Do you have financial goals for the New Year? These tips can help you create a realistic strategy to secure a better financial future.
A Guide to Creating Financial Goals
It’s no secret that the economy is in a strange place right now and quite frankly, we’re not quite sure when it will fully return to “normal.” The economic downturn has caused financial obstacles leaving many individuals feeling restrained and overwhelmed.
While consumer confidence is at an all-time low, it’s an opportunity for financial institutions to educate the public on their relationship with money. As a community bank, we put our customers, communities, and employees at the heart of everything we do—and by that same token, we want to help you navigate these difficult times.
While finances are not clear-cut, we can give you guidance to steer you in the right direction:
If you’re creating financial goals, you’re most likely asking the question: Where do I start? While it may seem minor, organizing your finances is a good starting point. Doing so will create an awareness of where you are financially and help you to better understand what needs to be done, in order to achieve what you want with your money. Unfortunately, this step is often overlooked, but it’s a critical foundational piece for establishing a secure financial future.
While situations differ, here are a couple of ways to get organized:
- Create a “home” for your financial documents and file them by subject matter. This can lead to an array of benefits such as; finding documents quickly, handling financial conflicts with confidence, and it helps others handle your financial affairs, if necessary, among other things.
- Track your spending. Knowing what your monthly expenses are, allows you to understand where your money is going and evaluate your current allocation of funds. So, for the next month, try keeping track of your spending, then you can move on to creating a well-thought-out budget.
- If you struggle with sticking to financial goals, consider opening multiple bank accounts for different purposes. Separating your expenses and spending accounts could better help to keep the budget sustainable. You can split your direct deposit, so the amount needed is allocated to the correct account. An accurate visual of your money can deter you from spending money needed elsewhere.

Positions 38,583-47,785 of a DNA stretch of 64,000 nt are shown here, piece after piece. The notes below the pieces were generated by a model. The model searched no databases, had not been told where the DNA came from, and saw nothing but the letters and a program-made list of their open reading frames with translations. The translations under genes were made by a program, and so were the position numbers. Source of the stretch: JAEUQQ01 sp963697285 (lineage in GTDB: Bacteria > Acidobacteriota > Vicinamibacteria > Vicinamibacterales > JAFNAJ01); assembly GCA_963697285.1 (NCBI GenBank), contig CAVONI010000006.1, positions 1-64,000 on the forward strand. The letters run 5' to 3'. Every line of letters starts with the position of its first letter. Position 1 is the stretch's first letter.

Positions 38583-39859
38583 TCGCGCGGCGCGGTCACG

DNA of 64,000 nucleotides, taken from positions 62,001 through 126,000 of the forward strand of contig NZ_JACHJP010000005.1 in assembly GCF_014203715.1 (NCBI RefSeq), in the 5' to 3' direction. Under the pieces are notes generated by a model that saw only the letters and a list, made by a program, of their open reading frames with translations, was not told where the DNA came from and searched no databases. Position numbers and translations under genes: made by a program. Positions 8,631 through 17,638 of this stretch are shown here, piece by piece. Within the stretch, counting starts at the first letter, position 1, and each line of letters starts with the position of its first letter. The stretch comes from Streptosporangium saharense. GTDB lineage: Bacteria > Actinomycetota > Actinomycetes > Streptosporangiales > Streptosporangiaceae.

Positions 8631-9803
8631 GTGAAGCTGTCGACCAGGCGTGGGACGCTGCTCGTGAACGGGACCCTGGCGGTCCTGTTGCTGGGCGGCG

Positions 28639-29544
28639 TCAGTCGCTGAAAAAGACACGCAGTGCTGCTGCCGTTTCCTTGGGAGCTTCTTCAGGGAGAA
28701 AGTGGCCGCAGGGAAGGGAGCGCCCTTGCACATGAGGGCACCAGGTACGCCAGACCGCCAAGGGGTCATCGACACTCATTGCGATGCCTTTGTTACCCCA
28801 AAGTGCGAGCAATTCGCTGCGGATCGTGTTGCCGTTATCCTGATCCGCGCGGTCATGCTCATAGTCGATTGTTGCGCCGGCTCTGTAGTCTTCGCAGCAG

- Note: We would like to note that depending on the institution, some accounts may carry minimum account balance requirements, monthly fees and other fees associated with the account(s). Please check with your financial representative to ensure if this recommendation would be a feasible solution for your needs.
- Think about using a bill-pay system for your fixed expenses. The advantage here is that you avoid any missed payments and late fees. In addition, keeping up with your payments has the potential to boost your credit score.
Create a Budget
The next steppingstone is creating a well-thought-out budget. This tool can help to ensure that you’re not spending more than what you’re making. Systematically reviewing your estimated numbers versus actuals, allows you to make decisions based on your goals.
The primary budget categories include income, fixed expenses, variable costs, and debt payments. Each category and subcategory will depend on your needs, wants, and goals. Keeping this accurate and realistic is essential to maintaining momentum and building on it.
There are different strategies to examine when creating a budget, and it may change over time, depending on your circumstances. Some recommend the 70/20/10 rule, where 70% of your income goes towards your monthly bills and everyday spending, 20% goes towards savings and investing, and 10% goes towards debt repayment. Others recommend the 50/30/20 rule, where 50% of your income goes towards needs, 30% goes towards wants, and 20% goes towards savings and debt repayment. Of course, these percentages are simply a guide, finding what works for you is the intention. The key is prioritizing your finances, assessing costs and benefits, and restraining your spending.
Start Saving for an Emergency Fund
We’ve all witnessed first-hand how the economy can affect finances. Being proactive and building an emergency fund will stop circumstances from dictating your economic well-being.